I wrote recently about Davi Russo‘s family portraits made inside two New Jersey State prisons between 1987 and 2007: 20 years of prison polaroids chart son’s resolve, love, and only contact with dad.

The Polaroids chart visits he, his mother, sister, grandparents and friends made to see his father David who was incarcerated on suspicion of murder in 1984, stood trial, and was found guilty and sentenced, in 1987, to life plus 20 years. He has been eligible for parole since 2010 but remains in prison today. Russo, a director and photographer these days, was nine years old at the time of his father’s conviction.

Russo hoped sharing his experience might help others get free of the stigma of incarceration too.

“Growing up with Shawshank Redemption and all the horrible prison TV shows, I wanted to take authorship,” explains Russo. “I had a chance to put something different together. And it was legitimate. Polaroids are thought of as the most fun type of photography. Super quick, on the beach, snap, shake it. The world is perfect! Shoot it on polaroid! But not for me. I didn’t experience polaroids that way and I knew I wasn’t the only one.”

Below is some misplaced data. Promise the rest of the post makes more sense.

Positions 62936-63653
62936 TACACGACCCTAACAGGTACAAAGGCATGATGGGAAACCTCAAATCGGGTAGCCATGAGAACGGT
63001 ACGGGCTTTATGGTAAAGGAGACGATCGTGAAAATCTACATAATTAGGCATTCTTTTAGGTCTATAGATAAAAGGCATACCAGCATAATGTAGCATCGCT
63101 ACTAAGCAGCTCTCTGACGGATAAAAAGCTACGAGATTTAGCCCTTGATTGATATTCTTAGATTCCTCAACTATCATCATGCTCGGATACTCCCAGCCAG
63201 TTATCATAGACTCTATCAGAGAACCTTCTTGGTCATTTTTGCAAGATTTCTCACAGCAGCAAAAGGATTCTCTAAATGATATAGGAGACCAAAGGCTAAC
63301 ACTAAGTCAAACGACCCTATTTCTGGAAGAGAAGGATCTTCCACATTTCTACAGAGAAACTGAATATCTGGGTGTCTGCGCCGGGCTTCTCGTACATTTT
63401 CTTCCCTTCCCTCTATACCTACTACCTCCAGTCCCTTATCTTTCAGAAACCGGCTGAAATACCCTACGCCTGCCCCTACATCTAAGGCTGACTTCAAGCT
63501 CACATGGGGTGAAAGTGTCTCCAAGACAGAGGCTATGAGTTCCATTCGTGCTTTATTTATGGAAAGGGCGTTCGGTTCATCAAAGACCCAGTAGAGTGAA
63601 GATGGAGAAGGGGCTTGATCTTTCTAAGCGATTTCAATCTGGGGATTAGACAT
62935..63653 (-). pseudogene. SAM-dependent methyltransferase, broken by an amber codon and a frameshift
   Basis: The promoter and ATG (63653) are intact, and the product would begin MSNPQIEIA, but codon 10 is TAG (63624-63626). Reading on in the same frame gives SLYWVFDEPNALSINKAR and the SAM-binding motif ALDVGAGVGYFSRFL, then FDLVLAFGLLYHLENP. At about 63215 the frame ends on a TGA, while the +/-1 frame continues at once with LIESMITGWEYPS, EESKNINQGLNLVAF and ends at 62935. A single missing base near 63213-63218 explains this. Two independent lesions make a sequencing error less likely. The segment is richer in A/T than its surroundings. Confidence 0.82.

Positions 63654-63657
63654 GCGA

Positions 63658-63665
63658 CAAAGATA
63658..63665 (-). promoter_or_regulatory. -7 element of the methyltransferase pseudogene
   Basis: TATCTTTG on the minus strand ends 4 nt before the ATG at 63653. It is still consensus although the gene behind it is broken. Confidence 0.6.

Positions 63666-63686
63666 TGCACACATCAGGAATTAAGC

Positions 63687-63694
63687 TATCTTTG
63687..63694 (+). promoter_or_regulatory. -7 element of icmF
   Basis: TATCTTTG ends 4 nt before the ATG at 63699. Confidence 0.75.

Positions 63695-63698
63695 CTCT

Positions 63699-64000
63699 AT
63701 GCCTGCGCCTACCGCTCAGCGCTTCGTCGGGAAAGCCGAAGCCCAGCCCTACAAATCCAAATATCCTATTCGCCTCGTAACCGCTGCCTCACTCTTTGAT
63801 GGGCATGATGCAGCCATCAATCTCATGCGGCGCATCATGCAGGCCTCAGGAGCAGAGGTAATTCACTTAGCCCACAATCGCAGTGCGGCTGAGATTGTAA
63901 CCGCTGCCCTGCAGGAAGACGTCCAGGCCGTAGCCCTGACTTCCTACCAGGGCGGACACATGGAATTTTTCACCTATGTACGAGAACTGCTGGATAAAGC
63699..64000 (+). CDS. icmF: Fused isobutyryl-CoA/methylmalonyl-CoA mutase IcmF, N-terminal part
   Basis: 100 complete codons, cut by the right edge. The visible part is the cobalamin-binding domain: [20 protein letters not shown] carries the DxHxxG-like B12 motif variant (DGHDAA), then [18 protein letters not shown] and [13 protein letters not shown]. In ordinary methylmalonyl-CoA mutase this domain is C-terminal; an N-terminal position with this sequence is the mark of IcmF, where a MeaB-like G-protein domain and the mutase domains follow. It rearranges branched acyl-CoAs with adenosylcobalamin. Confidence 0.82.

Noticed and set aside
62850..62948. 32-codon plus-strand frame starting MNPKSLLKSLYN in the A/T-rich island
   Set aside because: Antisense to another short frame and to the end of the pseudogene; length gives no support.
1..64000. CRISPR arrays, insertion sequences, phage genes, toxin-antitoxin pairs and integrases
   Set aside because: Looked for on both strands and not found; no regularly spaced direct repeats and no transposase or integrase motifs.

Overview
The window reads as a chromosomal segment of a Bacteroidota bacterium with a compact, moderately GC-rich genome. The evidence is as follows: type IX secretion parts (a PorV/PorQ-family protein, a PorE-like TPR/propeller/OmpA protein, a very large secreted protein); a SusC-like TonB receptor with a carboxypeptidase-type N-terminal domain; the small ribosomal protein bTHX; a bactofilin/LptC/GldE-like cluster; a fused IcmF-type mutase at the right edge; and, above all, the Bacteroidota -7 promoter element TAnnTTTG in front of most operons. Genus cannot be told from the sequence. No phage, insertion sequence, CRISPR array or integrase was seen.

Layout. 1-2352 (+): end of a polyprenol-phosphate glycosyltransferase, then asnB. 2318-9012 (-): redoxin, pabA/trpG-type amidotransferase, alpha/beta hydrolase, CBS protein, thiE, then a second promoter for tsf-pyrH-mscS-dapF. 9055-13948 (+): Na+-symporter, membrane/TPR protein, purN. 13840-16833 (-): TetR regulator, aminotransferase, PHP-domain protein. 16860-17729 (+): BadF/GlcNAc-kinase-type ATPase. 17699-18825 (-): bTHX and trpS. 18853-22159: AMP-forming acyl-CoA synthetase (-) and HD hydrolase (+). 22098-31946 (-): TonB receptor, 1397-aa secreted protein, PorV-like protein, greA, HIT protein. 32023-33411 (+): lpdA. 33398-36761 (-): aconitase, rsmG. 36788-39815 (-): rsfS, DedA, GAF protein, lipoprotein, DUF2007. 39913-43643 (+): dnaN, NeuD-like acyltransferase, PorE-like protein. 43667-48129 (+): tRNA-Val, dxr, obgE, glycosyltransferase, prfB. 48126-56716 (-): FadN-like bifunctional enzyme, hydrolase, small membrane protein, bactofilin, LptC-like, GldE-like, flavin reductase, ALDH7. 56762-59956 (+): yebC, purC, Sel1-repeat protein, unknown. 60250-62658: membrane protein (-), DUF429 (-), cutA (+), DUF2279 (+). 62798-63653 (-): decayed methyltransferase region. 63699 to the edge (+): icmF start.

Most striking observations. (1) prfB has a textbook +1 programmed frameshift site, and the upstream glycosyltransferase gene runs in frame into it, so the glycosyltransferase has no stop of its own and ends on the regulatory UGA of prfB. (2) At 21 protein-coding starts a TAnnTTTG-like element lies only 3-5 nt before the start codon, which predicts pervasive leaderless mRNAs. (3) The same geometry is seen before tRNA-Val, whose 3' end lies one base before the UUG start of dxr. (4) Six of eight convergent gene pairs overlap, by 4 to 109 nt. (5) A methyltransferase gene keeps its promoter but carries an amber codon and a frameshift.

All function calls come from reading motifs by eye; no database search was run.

Russo was reluctant to share the photos publicly for many years and when he finally did he asked his father to write a reflection on the collection. Instead, his father wrote single memories on Post-It notes of each photo … of each moment they stood before the camera. Those written memories became the captions for each image–an unexpected and personal twenty year narrative. Therefore, I encourage you to visit the series, which Russo has named Picture Time, on Russo’s website and read the full captions. There too, you will find essays by Russo’s sister and mother.

Read and see more:  20 years of prison polaroids chart son’s resolve, love, and only contact with dad.

 

  

 

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